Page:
Currently a senior in high school, Chaya plans to live abroad for a year after graduation and then hopes to attend culinary school.  And after that, she says, "I'd love to have a bakery specializing in pie and bread - that's definitely a dream of mine!"  For now, she enjoys her life as the blogger of Retrolillies where her skills as a writer, cook and photographer can shine. While she misses her grandmother's influence and their life in Switzerland, she is thankful Bubby is  only a phone call away and she can regularly call her for advice.  

"Life is short. Eat dessert first." - Chaya Rappoport

"I love baking pie so much that I decided to sell some this summer."
Put us on your customer list, Chaya.
And for a very special Rosh Hashana meal: brown sugar honey cake topped with figs, pomegranate,
warm honeycomb and golden berries. 
A clean-out-the-fridge galette packed with figs, apricots, blueberries, strawberries, peaches and plums.
Blackberry rye scones made with buttermilk. Umm, yes.

Triple-layer chocolate cake with chocolate butter/whipped cream, garnished with ganache and sugared strawberries.
What birthday girl wouldn't be ecstatic with this dream come true?
Salted peanut butter cups are perfect to eat alone or to sprinkle over ice cream.
Chocolate Bourbon Pecan Pie. Enough said.

"My favorite things to bake are made by hand: sourdough bread (I've kept a starter for almost a year now), pie dough, brioche, etc. For me, there is nothing like kneading a mass of dough and watching it turn into bread, or cutting butter into flour and watching flaky pie dough expand in the oven."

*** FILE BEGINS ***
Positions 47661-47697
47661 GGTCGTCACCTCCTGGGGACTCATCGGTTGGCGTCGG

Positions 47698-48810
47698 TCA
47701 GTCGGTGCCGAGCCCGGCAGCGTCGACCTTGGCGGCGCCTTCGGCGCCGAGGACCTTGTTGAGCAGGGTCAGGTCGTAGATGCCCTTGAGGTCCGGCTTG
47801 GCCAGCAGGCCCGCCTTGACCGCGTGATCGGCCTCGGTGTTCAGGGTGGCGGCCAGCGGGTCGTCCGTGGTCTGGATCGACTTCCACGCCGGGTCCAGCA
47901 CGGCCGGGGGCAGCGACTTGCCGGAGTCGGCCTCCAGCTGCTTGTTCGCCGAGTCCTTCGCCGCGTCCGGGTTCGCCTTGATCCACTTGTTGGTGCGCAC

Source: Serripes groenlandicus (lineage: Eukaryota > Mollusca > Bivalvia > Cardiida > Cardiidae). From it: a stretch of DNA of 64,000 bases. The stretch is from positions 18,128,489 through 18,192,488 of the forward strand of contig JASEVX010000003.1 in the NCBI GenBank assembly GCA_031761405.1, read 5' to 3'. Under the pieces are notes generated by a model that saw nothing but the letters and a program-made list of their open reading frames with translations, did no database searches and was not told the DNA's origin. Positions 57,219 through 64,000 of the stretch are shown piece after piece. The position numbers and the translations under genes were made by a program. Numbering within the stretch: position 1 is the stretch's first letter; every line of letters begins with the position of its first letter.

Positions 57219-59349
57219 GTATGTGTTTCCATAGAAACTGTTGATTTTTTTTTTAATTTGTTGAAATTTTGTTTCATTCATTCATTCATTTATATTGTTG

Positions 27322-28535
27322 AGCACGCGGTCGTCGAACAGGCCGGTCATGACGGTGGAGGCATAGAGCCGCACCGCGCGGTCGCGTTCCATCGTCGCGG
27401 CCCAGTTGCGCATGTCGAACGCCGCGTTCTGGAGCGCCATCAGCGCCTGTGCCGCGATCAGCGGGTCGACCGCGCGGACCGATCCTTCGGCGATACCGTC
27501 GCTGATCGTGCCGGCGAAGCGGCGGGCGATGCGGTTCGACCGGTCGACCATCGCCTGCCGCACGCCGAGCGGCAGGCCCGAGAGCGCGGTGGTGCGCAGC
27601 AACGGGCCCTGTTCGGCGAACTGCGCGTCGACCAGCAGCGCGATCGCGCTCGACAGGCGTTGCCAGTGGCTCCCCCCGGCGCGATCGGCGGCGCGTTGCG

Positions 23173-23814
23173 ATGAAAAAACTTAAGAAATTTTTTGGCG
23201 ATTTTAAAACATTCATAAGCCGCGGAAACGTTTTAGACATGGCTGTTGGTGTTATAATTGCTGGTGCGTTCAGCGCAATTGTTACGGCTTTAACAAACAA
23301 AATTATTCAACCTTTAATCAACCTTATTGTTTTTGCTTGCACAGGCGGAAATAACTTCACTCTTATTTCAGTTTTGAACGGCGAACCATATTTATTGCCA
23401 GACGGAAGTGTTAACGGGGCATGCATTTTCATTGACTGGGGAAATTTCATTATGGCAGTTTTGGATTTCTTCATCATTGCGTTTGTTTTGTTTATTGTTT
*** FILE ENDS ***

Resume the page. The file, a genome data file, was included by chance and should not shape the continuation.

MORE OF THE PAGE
A beautiful still life of figs.

Those gorgeous figs went into this this galette with pears and frangipane.

From her grandmother, Chaya learned "how to properly dice an onion
and make an ethereal chocolate mousse from four ingredients."

"In Switzerland, there is a very big emphasis on beauty, art and cleanliness. People spend time in nature - going hiking and taking day trips to the Alps - and there's less excess, but everything is done well and with attention to detail."
"The pristine beauty of Switzerland is easily captured, but the grunge of New York City,
and the real, earthy side of everyday life requires a different approach."
(from Chaya's thoughts on photography, here capturing a shot in Brooklyn)
The Hudson River Valley produces an abundance of fresh fruit and vegetables.
 Here, it's apple picking time at an orchard. 

Classic Chocolate Mousse
Classic Chocolate Mousse
Why I love this recipe: this is one of those recipes that uses a few, simple ingredients to create something really delicious; in this case, a rich, decadent chocolate mousse. Heavy cream and dark chocolate make this velvety and smooth, whipped egg whites add the classic, airy texture, and the vanilla bean adds an extra dimension of flavor. 
For the mousse:
  • 5 oz. dark chocolate
  • scant 2/3 cup heavy cream
  • heaping 1/3 cup granulated sugar
  • 1 vanilla bean
  • 4 egg whites
  • 4 egg yolks
  • pinch of salt
  • dark chocolate, for grating
  1. Chop the chocolate into small uniform pieces, then melt the chocolate over a double boiler.
  2. While the chocolate is melting, slice the vanilla bean lengthwise and scrape the seeds. Add the seeds into heavy cream.
  3. Once the chocolate is melted, add heavy cream into chocolate and whisk continuously until shiny and smooth.
  4. Remove from a double boiler and let cool.